Carolyn Campbell explains the fascinating journey she’s on to understand rural America by listening to the people she’s sent to by others. I met Carolyn as my first coach several years ago.


  • Carolyn has been on a mission to deeply listen to people in rural America for the past two years
    • Hearing their stories and learning from them instead of trying to immediately help
  • Her project as a result of a community dinner that didn’t happen
  • In her travels she met over 2,000 people and formally interviewed 500
    • 37,000 miles in nine months
    • 8,000 miles of the total was in Mississippi alone
  • Carolyn set out on her trip with the intention of not having an agenda
    • Other people chose where she would go next
    • Similar to the way coaching is about connecting to clients without an agenda
    • Not a trip to push a political agenda
    • It was about digging into social issues
    • Going into communities to discover what the social issues really are out there
      • Determine if the media is painting a clear and accurate picture
      • She wanted to know for herself
      • What are the real economics of an area?
      • What really goes on there?
      • Is the world is as divided as it seems?
    • Primary goals were listening, watching and connecting
  • One goal of the trip was to challenge her own judgements about things and places
    • Find out if she could challenge her own assumptions and sit with people who were fundamentally different than her
  • The first choice of where she should go was given to high school students. They had to provide:
    • Why a particular place was important
    • Questions to ask people
    • The types of people they wanted her to talk to
  • How Carolyn’s van for her first trip materialized 24 hours after deciding she couldn’t take her current car

picture of Carolyn Campbell's Van

  • Where the term stranger-talking came from and how it can make the world a better place
  • People in small towns always notice who you are even if you don’t think they do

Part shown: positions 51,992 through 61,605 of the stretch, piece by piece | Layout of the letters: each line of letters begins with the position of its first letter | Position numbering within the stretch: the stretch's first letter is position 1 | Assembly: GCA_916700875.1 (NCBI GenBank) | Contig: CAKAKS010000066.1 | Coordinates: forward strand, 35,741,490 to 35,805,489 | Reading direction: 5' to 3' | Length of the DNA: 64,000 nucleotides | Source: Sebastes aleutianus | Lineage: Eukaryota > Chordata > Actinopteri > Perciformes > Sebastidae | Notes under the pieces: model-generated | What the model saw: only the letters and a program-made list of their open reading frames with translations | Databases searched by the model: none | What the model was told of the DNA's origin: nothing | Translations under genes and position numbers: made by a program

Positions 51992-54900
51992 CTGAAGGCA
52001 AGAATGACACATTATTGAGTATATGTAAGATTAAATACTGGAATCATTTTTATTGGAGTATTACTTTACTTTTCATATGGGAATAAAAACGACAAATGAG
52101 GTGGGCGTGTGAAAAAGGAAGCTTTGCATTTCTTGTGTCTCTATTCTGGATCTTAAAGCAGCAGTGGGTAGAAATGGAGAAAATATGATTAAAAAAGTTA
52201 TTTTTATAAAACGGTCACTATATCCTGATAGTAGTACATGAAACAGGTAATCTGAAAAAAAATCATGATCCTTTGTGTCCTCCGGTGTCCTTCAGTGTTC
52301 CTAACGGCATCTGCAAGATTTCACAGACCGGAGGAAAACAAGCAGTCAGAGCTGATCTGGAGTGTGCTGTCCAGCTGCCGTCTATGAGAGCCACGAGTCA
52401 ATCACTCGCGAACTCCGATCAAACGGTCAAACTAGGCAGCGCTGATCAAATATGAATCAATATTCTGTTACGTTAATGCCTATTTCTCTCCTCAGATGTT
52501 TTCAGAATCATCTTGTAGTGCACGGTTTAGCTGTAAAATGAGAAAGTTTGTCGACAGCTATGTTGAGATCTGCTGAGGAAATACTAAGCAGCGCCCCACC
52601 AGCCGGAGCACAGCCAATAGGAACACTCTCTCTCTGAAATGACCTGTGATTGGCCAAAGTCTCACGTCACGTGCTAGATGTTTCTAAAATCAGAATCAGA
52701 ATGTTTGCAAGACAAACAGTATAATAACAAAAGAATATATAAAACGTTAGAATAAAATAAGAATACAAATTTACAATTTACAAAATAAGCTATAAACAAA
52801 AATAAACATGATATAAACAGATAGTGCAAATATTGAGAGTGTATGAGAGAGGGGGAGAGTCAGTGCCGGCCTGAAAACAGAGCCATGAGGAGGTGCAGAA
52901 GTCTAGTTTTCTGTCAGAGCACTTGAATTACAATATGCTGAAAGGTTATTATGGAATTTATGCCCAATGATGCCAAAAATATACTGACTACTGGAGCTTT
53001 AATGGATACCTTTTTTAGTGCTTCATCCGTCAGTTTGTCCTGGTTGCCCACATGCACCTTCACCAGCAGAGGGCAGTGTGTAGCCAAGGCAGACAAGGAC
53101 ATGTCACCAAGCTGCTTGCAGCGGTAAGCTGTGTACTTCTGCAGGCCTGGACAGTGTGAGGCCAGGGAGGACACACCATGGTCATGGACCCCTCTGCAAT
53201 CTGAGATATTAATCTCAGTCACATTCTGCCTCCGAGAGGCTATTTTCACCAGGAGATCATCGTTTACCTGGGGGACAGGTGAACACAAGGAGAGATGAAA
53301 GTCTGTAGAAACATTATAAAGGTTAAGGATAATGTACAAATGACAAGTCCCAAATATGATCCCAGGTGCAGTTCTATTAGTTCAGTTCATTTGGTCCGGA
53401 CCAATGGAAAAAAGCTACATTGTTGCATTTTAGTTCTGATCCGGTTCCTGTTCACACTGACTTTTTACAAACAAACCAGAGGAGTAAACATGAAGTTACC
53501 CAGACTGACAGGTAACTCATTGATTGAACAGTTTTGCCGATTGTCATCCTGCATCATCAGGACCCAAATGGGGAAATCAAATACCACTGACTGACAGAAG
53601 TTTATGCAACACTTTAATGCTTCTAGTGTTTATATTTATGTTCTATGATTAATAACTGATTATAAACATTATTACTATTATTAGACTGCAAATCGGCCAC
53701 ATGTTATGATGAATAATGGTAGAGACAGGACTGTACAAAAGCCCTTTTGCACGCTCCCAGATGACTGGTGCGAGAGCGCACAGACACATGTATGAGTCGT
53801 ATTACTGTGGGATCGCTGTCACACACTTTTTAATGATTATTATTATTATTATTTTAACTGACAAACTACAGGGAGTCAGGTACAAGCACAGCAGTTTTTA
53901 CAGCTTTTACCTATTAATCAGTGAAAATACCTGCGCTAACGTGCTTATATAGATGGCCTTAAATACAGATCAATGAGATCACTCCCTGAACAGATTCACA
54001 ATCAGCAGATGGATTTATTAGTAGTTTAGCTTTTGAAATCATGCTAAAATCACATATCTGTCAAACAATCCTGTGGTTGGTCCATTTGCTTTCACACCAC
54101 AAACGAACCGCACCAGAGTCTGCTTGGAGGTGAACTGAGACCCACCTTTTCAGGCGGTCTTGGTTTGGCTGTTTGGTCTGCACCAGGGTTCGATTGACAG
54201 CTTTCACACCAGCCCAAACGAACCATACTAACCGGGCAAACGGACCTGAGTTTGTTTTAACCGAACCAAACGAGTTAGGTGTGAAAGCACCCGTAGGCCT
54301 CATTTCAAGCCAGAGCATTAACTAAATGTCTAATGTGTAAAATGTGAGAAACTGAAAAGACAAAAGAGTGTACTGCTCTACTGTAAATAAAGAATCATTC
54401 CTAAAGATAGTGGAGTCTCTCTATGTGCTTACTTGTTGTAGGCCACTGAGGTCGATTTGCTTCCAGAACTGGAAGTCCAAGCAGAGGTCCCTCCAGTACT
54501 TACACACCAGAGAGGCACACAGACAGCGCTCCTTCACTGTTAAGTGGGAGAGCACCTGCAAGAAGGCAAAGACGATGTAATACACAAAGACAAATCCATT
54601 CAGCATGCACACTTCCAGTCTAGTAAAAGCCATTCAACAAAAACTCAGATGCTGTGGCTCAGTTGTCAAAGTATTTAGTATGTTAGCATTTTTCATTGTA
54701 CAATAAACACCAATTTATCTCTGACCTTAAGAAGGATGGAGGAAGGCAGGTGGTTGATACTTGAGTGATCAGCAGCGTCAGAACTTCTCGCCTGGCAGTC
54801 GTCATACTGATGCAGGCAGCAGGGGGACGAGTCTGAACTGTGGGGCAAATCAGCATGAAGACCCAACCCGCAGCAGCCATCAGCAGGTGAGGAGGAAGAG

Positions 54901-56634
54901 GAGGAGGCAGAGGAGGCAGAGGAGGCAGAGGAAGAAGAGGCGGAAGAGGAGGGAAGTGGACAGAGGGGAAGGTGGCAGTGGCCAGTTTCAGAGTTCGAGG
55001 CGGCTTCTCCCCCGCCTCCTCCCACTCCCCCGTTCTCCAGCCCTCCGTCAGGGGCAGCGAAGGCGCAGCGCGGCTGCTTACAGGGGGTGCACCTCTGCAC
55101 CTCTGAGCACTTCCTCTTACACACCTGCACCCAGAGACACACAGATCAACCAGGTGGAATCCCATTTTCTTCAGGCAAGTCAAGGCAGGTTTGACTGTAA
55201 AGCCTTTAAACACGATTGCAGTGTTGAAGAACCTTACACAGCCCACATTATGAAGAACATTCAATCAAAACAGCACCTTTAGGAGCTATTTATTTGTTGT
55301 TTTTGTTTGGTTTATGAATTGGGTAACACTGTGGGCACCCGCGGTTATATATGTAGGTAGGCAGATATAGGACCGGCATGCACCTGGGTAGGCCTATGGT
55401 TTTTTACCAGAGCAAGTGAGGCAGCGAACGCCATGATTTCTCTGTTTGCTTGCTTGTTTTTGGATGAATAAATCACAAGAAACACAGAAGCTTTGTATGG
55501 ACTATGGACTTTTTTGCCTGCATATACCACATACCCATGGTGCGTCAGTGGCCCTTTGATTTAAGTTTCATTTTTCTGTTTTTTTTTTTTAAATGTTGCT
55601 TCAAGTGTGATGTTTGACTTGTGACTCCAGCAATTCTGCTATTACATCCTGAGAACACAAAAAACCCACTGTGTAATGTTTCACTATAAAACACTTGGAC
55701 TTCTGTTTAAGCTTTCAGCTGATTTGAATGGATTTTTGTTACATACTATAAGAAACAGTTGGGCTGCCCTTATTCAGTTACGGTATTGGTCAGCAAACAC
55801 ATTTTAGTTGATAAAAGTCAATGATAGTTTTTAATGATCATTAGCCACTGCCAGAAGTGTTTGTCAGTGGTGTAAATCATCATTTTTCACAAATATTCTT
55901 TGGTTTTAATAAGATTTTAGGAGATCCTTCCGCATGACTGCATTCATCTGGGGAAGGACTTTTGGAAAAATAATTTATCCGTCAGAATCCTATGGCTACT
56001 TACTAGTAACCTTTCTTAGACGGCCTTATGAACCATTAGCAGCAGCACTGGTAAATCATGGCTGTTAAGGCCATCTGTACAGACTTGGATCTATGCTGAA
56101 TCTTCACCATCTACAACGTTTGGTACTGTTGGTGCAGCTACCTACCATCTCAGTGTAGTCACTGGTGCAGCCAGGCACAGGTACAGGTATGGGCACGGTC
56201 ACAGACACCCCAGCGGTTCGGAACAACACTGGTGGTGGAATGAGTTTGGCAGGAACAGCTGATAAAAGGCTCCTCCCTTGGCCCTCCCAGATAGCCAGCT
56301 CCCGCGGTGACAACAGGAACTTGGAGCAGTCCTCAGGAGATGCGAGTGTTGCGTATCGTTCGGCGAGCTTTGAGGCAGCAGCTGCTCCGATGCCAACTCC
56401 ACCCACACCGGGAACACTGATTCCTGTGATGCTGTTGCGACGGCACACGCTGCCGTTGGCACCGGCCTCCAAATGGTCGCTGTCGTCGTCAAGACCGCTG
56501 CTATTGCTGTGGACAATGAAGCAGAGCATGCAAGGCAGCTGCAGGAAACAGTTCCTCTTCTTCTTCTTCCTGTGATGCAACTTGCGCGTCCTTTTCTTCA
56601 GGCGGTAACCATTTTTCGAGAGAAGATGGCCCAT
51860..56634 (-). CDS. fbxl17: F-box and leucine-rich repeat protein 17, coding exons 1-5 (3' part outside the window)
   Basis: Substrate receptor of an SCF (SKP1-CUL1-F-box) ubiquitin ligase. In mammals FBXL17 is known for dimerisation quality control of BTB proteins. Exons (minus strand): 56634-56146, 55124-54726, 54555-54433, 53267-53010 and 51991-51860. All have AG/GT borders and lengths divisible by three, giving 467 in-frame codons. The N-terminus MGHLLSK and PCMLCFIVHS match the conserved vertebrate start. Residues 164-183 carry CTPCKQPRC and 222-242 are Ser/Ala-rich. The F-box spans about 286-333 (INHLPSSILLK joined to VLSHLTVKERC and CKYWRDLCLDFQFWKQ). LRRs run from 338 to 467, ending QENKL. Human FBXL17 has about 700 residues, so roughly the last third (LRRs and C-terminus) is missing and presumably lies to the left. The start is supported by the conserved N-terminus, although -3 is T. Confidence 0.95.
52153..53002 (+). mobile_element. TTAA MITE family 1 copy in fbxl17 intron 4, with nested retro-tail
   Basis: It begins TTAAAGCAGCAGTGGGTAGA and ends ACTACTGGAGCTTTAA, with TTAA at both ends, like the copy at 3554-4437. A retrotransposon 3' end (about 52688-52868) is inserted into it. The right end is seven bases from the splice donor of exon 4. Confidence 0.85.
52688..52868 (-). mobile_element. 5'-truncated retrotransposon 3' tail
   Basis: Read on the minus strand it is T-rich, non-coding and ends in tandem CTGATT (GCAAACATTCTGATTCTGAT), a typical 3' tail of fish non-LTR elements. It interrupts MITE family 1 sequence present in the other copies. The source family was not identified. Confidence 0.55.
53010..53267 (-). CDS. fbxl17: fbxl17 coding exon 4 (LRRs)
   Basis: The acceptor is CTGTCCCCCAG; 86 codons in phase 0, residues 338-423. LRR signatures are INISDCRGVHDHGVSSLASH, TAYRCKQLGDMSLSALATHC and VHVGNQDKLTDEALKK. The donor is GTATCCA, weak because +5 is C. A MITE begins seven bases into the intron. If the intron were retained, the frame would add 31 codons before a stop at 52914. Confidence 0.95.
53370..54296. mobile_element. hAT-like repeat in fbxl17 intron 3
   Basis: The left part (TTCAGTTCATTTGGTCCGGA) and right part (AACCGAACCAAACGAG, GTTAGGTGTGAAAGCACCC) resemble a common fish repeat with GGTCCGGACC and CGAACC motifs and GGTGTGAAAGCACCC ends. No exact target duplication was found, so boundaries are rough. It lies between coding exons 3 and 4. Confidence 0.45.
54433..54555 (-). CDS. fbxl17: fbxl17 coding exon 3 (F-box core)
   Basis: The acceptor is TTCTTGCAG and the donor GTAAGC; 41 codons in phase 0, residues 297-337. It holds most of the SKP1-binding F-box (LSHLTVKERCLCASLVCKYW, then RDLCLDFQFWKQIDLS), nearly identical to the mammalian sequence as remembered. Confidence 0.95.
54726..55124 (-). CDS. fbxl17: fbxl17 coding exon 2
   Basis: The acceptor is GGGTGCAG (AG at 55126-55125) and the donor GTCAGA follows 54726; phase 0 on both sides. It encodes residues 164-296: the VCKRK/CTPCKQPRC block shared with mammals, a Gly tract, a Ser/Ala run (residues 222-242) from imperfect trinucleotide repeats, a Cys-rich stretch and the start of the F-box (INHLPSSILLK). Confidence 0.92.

• The time a man helped her get clear about what she was up to
    • “If you are here to judge you’ll only last a day, but if you are here to listen we will tell you everything you want to know.”
  • Carolyn had a general rule that she would not debate or disagree people… instead she would just ask more questions, particularly when she really disagreed internally
  • Three Levels of Listening
    1. What do I believe about what’s being said or how does it affect me?
    2. Hearing the words the person is saying and really taking them in
    3. Taking in the words … hearing the words and taking into account the energy of the space, their body language and everything
  • Asking another question when you don’t agree with someone instead of going to judgement (being curious)
    • Bringing deep curiosity takes us deeper and deeper in a way that judgement can’t
  • Historically “help” in the rural communities Carolyn visited made the situation worse
  • It takes approximately eight years for local people to trust outsiders
  • Tourism as an industry does not pay as well as original industry in those places did
  • Sometimes we are called to something at a level we don’t know (and in doing so we find out)
  • The critical importance of getting a greater understanding of “other”
  • People in rural America are used to living along side people they don’t agree with
  • Carolyn believes that the next frontier of coaching is helping communities to heal
  • Changing the “either/or” nature of the world that is so familiar yet unhelpful

What’s Next?

Carolyn is working on several goals at the same time

  1. Raising money to go back on the road again
  2. Figuring out how to get more of the voices of the people she met heard
  3. Getting to know the people in rural communities better so she can get coaches invested

More About Carolyn and Her Work

Other Mentions


  • Hallon by Christian Bjoerklund
  • Cold Funk by Kevin MacLeod
  • Photos provided by Carolyn Campbell

All songs licensed under Creative Commons